“Gripen is a pilot’s aircraft. It is extremely easy to maneuver and is a carefree machine from a pilot’s point of view. The flight control system takes care of all the limits in terms of G, angle of attack and so on,” Richard says.

Richard, who has been with Saab for 11 years now, also talks about the plans for the future development of the aircraft. He says that in Gripen E/F, Saab has replaced the radar in the front with AESA from Selex which gives a 200 degree view providing pilots an advantage of detecting threats from behind.

“With Gripen E, we have moved the landing gear on to the wings area, making a lot of space for internal fuel storage. It also gives more space under the fuselage to have two more pylons. So Gripen E/F will have 10 pylons as compared to 8 in Gripen C/D,” Richard says.

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Exercise Cope Tiger 2015, a trilateral air exercise conducted by Thailand, Singapore and the United States, concluded last week. 

Five RTAF Gripen participated in the exercise along with about 90 military aircraft and 1200 personnel from the air forces of the three countries. 

In FTX (field training exercise), the participants trained in air-to-air and air-to ground combat while air defence units on the ground provided ground-to-air resistance. The latter units were provided by Thailand and Singapore.

With Cope Tiger 2015, RTAF aims to improve know-how and cooperation with modern and battle experienced foreign air forces, beef up pilot and ground crew competence and, as a by-product, improve relations between participants and locals.

Read the full story: การฝึก COPE TIGER 2015

Image Courtesy: RTAF​

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"We continue to upgrade and enhance the current Gripen generation," said Jerker Ahlqvist, head of the Gripen programme, at the recently held Gripen Yearly Seminar.
Jerker Ahlqvist and Ulf Nilsson, head of Saab business area, Aeronautics, were the two participants in the Seminar and both stressed that Saab has development programmes not just for Gripen E but also for Gripen C/D.
Saab continuously adds new capabilities to Gripen C/D.  Besides air to air capability, air to ground capabilities like precision guided bombs against small targets, enhanced electronic warfare suite and radar modes are being offered.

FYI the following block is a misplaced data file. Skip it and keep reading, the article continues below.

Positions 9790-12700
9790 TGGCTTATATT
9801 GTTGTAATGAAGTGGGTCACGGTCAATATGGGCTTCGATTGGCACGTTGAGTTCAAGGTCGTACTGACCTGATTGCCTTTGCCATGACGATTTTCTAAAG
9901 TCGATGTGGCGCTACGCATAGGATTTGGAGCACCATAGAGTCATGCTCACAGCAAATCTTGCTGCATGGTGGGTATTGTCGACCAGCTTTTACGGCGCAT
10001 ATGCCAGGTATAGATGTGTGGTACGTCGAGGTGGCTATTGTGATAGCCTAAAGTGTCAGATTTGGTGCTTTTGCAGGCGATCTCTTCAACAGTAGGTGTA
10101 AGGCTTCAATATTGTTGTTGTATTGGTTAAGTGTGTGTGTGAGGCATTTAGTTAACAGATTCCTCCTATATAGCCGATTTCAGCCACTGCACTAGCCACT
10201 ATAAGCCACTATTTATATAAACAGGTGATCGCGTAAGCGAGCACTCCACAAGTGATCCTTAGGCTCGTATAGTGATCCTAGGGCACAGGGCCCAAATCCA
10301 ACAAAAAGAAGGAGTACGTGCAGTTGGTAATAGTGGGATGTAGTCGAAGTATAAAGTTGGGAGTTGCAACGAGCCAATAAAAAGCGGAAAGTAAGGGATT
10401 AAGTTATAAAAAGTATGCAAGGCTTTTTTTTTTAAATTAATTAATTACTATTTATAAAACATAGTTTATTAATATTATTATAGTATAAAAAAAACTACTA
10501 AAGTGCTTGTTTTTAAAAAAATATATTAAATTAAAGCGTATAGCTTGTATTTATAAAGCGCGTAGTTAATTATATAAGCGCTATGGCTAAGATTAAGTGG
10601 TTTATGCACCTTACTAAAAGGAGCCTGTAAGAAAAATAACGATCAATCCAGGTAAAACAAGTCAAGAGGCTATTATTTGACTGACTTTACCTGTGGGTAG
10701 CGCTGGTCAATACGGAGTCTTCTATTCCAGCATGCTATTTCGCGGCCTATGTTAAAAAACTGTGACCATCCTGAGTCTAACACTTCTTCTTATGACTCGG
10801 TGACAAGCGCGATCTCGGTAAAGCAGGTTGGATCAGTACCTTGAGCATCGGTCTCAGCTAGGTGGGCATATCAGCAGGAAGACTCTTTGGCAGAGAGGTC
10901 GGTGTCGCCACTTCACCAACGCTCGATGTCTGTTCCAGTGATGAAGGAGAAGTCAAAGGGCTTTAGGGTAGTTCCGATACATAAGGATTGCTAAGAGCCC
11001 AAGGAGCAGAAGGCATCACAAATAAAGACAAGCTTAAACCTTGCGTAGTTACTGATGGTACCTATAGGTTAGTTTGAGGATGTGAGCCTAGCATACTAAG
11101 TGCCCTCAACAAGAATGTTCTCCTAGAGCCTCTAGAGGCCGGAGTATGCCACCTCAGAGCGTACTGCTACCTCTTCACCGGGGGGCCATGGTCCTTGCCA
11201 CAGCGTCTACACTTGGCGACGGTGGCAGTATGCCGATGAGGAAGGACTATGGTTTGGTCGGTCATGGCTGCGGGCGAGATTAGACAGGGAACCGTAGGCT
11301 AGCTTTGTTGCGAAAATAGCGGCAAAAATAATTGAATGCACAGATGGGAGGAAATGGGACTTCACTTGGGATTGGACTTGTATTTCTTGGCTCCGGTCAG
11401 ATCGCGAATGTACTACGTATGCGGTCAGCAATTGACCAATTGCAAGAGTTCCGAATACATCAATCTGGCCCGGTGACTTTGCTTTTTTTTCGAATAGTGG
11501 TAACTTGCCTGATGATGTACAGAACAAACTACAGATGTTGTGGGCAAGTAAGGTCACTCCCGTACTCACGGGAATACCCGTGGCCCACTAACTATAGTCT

“We will introduce the MS20 upgrade for the first customer this year, and will continue to introduce it in the existing customers’ fleets thereafter,” Ahlqvist said. 
MS 20 upgrade includes integration of the MBDA Meteor beyond-visual-range air-to-air missile and Boeing GBU-39 Small-Diameter Bomb and improved radar modes among other things.

Watch the webcast of the Gripen Yearly seminar here.

​This week, two RTAF Gripen are on display for visitors at LIMA 2015. Visitors can also have a look at the Gripen Cockpit Simulator (GCS2) at the Saab stand B642. 

Organized after every two years, LIMA offers strategic opportunities for traders and industry members to network and showcase their latest products.

The Malaysian event was first organized in 1991 and it was LIMA 2011 which marked the first time an RTAF Gripen aircraft was displayed outside Thailand.

Gripen at LIMA 2015

Saab team at stand B642

Malaysian national TV News talks with Thomas Linden, Vice President, Head of Saab Malaysia on the capabilities of Gripenlima_day1_001_andreas ladell_web.jpg
Richard Ljungberg, Chief test pilot at Saab shows the Gripen cockpit simulator

“I have flown about 40 different fighters and none of them is as responsive and precise as Gripen,” says Richard Ljungberg, Chief test pilot at Saab.

Ljungberg has worked as a test pilot since 1998, first for FMV, the Swedish Defence Material Administration, and then for Saab from 2004. He has flown all versions of Gripen, from A to D through to the two-seater Gripen NG test aircraft. “Flying is one thing, but flying a mission is something else,” he explains. “Every pilot needs to train for missions. Because Gripen is so responsive and easy to fly, the pilot can concentrate fully on performing the mission.”

“In a modern fighter jet, there is an enormous amount of information for the pilot to deal with. But Gripen offers significant advantages.”  Ljungberg – who has 2,800 flight hours under his belt – explains further: “The cockpit computer only shows me the information at the specific time that it is needed. I never feel overloaded and can concentrate fully on my task.”

“If I’m flying an attack mission for example, I don’t need to know anything about the hydraulic system or the standby instruments. As a result, the pilot becomes more efficient. In addition, if a system fails, the backup system pops up digitally on the display. This means that the display area is used to maximize the chance of mission success.”

Right now, Richard is at the LIMA exhibition in Langkawi, Malaysia. Meet Saab as well as Richard at Stand No. B642 if you are ...